It takes months, and in some cases a year, to open a restaurant, with design, construction, permits and staffing.
For Mike and Sherry Gillespie to create their upscale restaurant and Essie’s live music lounge in Clementon, it took 4 and a half years.
At the end of 2017, the South Jersey couple, who grew up in Camden and now lives in Molica Hill, settled in a former biker pub called JWalkers in Clementon. They knew they would have to fix the corner building on Berlin Road on Garfield Street, across from Clementon Park amusement park.
Then came the first delay. Shortly after a snowstorm in early 2018, “our engineer called us and said, ‘You guys need to come down here. ‘We got here and it’s all recorded,’ said Mike Gillespie. ‘The whole roof collapsed. You can walk in the door and see the sky.’
Some aspiring restaurateurs may have considered turning away, he said, “but we’re a strong believer.” “This is our goal. For us, this is a legacy.” Their son Michael works with them.
Gillespies raised the extra money moving forward. His background is in music and concert promotion, her experience is in nursing, and together they invested in real estate and owned a barber shop.
A married couple since high school, the Gillespies family share a common bond through Essie, their muse. It was Mike’s aunt, who took him in when he was four years old. Issei also greeted Sherry when she was a teenager.
The restaurant project was experiencing contracting and zoning delays, which they expected. “We didn’t want to rush this thing because we were trying to perfect it,” said Mike Gillespie. “People were telling us a restaurant could never be perfect, but we wanted to be next to perfect.”
Next up: the epidemic.
“I think at the time that might have been the case [the world] She tells us we weren’t ready,” Sherry Gillespie said.
“We used that as a learning experiment,” Mike Gillespie said. “We wanted the business to be sharp, so when those doors open for us, being first-time restaurateurs, I think we’d probably be better than the guys who’ve been doing it for 10 years. We’re not sloppy. We’re very strategic in what we’re doing.”
Before the pandemic, they looked to many chefs, even though they wanted Mike’s cousin Arlene Reynolds to head the kitchen. He said she wasn’t ready at the time, but had gained enough experience in the kitchen in the meantime to take on the role of chef when Essie opened in early June.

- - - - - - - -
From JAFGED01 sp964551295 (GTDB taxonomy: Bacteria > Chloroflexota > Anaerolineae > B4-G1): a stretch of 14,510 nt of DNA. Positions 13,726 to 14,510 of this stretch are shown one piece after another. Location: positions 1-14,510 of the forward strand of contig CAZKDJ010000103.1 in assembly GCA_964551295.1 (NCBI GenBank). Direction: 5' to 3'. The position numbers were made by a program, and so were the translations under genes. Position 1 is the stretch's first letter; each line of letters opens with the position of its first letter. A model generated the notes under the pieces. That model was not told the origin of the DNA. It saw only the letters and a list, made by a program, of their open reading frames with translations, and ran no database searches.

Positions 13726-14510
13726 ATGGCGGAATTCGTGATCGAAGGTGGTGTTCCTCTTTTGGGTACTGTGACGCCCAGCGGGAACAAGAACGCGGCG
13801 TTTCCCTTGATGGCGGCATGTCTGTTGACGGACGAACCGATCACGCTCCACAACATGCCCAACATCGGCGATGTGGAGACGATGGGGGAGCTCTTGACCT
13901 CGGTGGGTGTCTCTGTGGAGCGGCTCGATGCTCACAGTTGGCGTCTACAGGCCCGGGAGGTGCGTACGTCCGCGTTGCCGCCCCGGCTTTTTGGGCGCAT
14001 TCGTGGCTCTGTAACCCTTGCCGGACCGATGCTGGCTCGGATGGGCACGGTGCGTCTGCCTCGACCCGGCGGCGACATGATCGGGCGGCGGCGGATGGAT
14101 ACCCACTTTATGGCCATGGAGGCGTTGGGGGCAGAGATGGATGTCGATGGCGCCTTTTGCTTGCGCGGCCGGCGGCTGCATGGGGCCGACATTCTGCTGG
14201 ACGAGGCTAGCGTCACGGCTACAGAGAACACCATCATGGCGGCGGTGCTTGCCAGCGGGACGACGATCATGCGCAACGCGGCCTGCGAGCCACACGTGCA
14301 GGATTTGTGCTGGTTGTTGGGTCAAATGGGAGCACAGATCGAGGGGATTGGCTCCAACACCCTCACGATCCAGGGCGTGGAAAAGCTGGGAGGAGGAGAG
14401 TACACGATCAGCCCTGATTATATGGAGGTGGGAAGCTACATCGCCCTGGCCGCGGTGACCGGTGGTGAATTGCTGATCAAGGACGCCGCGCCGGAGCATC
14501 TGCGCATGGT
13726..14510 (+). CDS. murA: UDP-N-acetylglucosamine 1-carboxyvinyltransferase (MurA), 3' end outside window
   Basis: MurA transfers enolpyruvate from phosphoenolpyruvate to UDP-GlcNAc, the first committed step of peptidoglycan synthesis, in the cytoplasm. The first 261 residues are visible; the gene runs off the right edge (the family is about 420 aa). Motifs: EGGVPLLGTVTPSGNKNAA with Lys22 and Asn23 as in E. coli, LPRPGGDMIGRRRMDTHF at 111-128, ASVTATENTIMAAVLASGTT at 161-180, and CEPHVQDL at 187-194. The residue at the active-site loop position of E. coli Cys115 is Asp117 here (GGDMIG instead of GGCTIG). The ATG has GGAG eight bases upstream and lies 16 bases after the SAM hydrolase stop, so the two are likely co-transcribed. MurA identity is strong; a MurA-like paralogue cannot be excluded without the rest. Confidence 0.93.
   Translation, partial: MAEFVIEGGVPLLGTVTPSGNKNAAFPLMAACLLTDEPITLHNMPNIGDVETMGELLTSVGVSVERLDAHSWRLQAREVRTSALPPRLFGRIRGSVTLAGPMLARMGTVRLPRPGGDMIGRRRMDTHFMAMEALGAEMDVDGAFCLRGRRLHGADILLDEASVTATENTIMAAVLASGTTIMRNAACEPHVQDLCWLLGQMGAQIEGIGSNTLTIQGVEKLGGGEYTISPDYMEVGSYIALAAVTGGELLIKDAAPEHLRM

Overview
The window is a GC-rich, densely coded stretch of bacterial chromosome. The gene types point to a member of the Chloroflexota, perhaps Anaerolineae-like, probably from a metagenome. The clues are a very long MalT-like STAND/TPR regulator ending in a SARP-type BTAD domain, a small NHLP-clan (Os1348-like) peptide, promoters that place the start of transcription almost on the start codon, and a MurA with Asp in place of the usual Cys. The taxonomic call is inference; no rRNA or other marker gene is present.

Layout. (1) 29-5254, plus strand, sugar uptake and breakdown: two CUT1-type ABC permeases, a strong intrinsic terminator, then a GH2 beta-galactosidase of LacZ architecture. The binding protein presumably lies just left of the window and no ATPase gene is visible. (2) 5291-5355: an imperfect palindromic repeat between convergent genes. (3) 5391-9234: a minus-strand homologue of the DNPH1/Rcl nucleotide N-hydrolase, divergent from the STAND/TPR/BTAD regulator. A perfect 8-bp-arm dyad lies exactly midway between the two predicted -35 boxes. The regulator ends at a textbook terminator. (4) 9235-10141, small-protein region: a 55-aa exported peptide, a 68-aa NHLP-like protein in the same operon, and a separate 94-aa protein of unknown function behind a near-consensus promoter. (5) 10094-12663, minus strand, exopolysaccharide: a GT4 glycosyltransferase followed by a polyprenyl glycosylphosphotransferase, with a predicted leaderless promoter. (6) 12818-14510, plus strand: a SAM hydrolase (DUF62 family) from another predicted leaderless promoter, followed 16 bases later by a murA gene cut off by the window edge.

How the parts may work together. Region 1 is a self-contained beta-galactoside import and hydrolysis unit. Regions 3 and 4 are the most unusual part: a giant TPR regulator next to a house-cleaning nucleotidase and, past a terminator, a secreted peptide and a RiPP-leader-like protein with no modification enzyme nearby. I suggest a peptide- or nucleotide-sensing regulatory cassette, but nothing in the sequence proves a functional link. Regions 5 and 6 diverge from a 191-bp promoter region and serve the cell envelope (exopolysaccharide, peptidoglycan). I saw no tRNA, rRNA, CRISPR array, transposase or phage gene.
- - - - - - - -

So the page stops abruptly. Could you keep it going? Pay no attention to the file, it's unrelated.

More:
Reynolds’ American Creole menu features wings, sweet and spicy shrimp, and tacos as appetizers; Appetizers include blackened lamb chops over fried rice, 16 ounce ribeye with compound butter, seafood okra, blackened salmon, and chicken and shrimp etouffee.
The restaurant is open Tuesday through Sunday from 3pm to 1am, serves dinner until 10pm, and small plates are available in the lounge and bar until midnight. Weekend brunch will be launching later this summer. Live music is provided on Tuesdays and Saturdays, and DJs spin nights on both floors.
They said the decor reflects Essie’s elegant style. (She died right after they bought the building.) “She had to hold the pearls,” said Sherry Gillespie.
The first floor, with a lounge bar in the front, dining room and theater in the back interior, features slate gray floor tiles, sea foam green glass wall tiles, snakeskin lined wall (doubles as a sound suppressor), 3D wallpaper, and a glossy white frosted stripe top . The steps that lead to the upper floor are the piano keys. The second floor has a wall of gold records, a DJ booth, and a private dining room that can accommodate 12 to 15 people.
The music is mainly ’80s and ’90s and R&B, with jazz classics (Mike is a distant nephew of Dizzy Gillespie). “We keep it low and low,” Mike Gillespie said. “It’s real mellow. So when you’re done with work, you sip your drink and calm your mind and body.”